Since last November, the Museum of the Bible in Washington, DC, has been home to 16 fragments of the famed Dead Sea Scrolls - or so it thought.
"As an educational institution entrusted with cultural heritage, the museum upholds and adheres to all museum and ethical guidelines on collection care, research and display", he said.
The Museum of the Bible raised eyebrows even before opening its giant bronze, Latin-inscribed gates: its primary financial backer is billionaire Steve Green, whose arts and crafts chain Hobby Lobby has supported conservative causes in Washington. Some legitimate specimens are considered to be priceless, and a number of them have sold for millions of dollars, according to CNN.
The Dead Sea Scrolls were discovered by Bedouin shepherds in Qumran Caves in the West Bank in the 1940s and revolutionised the study of the early bible.
According to the Independent, roughly 100,000 fragments exist, but "the excavation and selling of fragments is outlawed under a United Nations convention on cultural property from 1970, which means that private sellers fight over fragments removed before that time".
Curators typically seek to authenticate materials by analyzing the archaeological excavations that uncovered them, but Kloha said this type of analysis was frequently impossible for the Dead Sea Scrolls fragments.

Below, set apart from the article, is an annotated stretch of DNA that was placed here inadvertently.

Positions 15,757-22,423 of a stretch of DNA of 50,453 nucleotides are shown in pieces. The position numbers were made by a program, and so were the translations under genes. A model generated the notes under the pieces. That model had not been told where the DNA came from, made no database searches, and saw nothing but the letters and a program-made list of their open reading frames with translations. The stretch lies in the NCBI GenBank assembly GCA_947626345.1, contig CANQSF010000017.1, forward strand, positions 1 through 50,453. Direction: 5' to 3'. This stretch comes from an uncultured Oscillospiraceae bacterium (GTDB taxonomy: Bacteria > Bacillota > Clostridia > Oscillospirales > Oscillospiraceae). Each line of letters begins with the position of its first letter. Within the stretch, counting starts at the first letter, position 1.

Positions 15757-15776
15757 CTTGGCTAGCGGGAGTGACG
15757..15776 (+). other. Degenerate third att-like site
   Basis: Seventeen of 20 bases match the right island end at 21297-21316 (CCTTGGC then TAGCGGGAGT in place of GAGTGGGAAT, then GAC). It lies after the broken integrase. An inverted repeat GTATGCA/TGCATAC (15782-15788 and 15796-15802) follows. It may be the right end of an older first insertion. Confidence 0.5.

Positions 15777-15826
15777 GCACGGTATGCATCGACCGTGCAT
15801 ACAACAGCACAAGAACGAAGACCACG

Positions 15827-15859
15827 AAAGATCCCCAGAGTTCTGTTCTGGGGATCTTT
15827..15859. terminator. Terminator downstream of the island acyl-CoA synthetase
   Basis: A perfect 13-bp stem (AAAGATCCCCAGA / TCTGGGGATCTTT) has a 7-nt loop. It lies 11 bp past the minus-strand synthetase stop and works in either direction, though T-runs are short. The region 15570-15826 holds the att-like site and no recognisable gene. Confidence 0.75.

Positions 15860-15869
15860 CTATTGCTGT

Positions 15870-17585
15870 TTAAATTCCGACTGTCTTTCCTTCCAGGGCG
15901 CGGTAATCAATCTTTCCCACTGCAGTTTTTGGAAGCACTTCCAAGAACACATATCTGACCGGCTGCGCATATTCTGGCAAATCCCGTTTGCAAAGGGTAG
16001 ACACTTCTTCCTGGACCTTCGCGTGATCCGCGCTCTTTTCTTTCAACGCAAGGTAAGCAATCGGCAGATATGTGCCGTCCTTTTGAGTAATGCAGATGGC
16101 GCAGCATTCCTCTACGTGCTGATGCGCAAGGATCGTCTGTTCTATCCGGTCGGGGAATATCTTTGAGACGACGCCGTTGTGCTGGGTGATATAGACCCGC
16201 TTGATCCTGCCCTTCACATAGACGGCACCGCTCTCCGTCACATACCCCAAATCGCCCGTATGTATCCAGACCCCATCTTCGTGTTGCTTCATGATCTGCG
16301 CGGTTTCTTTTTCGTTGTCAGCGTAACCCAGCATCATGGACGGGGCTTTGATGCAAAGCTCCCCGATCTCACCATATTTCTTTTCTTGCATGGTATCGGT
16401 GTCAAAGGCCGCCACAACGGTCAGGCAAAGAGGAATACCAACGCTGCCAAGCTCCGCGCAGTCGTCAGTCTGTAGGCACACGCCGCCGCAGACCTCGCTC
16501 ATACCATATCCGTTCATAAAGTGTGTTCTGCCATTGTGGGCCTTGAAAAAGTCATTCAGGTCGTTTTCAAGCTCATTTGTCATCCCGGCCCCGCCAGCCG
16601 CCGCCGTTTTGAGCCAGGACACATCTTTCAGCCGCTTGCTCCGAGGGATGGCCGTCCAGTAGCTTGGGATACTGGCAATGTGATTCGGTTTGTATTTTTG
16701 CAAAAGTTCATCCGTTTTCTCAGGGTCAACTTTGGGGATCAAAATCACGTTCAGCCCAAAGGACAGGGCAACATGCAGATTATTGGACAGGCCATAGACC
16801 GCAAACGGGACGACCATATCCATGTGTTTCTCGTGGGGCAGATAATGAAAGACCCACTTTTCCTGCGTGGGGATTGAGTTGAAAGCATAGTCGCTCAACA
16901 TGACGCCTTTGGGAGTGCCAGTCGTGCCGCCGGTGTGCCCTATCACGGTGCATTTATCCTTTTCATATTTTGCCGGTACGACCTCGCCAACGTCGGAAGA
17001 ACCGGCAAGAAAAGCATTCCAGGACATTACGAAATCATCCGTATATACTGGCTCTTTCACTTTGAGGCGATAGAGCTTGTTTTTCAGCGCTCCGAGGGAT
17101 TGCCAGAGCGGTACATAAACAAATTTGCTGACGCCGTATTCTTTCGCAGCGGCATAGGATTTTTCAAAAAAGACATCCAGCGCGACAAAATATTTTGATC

Last year, the $500 million museum opened just blocks away from the Capitol.
Now the museum has been forced to admit a painful truth: Technical analysis by a team of German scholars has revealed that at least five of the museum's 16 scroll fragments are apparent forgeries. In addition to the alleged Dead Sea Scrolls fragments, the Greens ran afoul of the Justice Department, which said they had acquired thousands of smuggled artifacts looted from Iraq and elsewhere. "In light of the results of the three research projects, the museum has removed these fragments from display, replacing them with three other fragments that will be on exhibit pending further scientific analysis and scholarly research", it said, in its statement.
The discovery was so vast, with more than 900 manuscripts and an estimated 50,000 fragments, it took six decades for scholars to excavate and publish them all.
He said biblical artifacts are commonly faked, and the Dead Sea Scrolls are particularly popular among forgers.
Since 2002, the world's private antiquities markets have been saturated with certified millennia-old leather inscribed with biblical verses by what, on expert inspection, appears to be a modern hand.
"They made it widely known that they were buying everything", said Joel Baden, a professor at Yale Divinity school and co-author of 'Bible Nation, ' a new book about the Greens.
"There's been different sources, but I don't know specifically where those came from", he said.